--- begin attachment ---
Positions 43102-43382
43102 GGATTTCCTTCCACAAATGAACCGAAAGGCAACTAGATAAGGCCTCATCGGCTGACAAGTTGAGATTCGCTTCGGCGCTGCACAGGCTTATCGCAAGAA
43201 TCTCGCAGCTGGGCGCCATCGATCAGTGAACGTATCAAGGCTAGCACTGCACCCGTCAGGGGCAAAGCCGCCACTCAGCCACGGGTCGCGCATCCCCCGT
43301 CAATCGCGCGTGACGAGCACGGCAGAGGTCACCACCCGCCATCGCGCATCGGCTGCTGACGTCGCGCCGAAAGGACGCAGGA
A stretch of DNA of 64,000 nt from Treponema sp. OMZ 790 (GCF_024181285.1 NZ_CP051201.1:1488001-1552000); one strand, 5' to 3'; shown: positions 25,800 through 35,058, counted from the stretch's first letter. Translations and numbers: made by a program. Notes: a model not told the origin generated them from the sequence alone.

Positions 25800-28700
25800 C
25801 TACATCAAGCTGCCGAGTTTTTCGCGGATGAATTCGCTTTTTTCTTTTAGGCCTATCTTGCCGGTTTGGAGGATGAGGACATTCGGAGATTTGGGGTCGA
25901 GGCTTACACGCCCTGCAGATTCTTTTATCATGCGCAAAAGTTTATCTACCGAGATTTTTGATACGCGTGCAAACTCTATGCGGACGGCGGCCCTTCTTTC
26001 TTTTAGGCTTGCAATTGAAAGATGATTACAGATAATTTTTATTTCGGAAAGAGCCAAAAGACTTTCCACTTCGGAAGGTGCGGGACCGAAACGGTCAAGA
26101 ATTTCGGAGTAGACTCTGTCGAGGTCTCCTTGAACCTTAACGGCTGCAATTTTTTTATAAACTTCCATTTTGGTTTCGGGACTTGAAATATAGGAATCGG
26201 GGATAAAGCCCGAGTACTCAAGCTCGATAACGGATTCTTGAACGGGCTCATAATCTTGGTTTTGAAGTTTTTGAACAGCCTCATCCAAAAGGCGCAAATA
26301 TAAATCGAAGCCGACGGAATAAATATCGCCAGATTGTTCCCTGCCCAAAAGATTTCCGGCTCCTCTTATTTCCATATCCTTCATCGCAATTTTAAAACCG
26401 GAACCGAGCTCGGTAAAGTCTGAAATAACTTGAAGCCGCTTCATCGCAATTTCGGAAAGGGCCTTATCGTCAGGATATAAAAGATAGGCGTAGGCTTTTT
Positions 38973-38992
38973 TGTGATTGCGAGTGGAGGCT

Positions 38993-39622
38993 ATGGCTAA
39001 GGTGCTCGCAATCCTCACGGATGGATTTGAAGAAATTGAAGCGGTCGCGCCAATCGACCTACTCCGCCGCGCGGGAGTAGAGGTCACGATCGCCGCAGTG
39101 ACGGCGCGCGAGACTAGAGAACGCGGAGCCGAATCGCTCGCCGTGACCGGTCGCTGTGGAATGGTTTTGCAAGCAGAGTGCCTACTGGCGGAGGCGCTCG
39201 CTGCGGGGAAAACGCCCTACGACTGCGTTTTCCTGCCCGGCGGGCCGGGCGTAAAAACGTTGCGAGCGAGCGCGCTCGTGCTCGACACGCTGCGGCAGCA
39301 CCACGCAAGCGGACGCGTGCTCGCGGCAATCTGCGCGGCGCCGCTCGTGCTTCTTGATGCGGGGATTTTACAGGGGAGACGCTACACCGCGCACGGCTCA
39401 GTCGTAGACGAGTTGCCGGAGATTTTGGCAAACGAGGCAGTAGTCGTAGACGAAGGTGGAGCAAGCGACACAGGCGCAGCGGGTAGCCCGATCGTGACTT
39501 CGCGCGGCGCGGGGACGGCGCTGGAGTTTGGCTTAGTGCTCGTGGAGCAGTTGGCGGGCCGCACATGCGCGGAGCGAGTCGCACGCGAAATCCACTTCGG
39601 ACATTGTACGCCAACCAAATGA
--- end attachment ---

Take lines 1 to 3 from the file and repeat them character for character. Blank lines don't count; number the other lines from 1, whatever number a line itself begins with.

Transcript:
Positions 43102-43382
43102 GGATTTCCTTCCACAAATGAACCGAAAGGCAACTAGATAAGGCCTCATCGGCTGACAAGTTGAGATTCGCTTCGGCGCTGCACAGGCTTATCGCAAGAA
43201 TCTCGCAGCTGGGCGCCATCGATCAGTGAACGTATCAAGGCTAGCACTGCACCCGTCAGGGGCAAAGCCGCCACTCAGCCACGGGTCGCGCATCCCCCGT